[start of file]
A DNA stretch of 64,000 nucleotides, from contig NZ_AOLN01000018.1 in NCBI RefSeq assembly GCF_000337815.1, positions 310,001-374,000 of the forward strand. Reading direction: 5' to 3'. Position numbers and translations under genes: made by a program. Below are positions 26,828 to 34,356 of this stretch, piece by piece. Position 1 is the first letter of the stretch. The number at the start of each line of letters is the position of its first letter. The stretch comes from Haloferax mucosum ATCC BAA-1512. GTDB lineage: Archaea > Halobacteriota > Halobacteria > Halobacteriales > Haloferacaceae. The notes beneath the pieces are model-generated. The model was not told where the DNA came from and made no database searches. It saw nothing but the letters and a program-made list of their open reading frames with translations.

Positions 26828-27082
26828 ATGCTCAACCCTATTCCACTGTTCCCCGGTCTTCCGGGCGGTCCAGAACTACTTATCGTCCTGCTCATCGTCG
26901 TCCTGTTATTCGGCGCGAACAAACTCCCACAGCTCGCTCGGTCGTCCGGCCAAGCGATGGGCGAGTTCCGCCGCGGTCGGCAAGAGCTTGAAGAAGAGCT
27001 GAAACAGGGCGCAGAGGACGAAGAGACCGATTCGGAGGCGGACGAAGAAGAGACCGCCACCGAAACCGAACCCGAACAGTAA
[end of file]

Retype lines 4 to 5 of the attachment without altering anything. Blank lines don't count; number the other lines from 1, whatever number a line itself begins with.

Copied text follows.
26901 TCCTGTTATTCGGCGCGAACAAACTCCCACAGCTCGCTCGGTCGTCCGGCCAAGCGATGGGCGAGTTCCGCCGCGGTCGGCAAGAGCTTGAAGAAGAGCT
27001 GAAACAGGGCGCAGAGGACGAAGAGACCGATTCGGAGGCGGACGAAGAAGAGACCGCCACCGAAACCGAACCCGAACAGTAA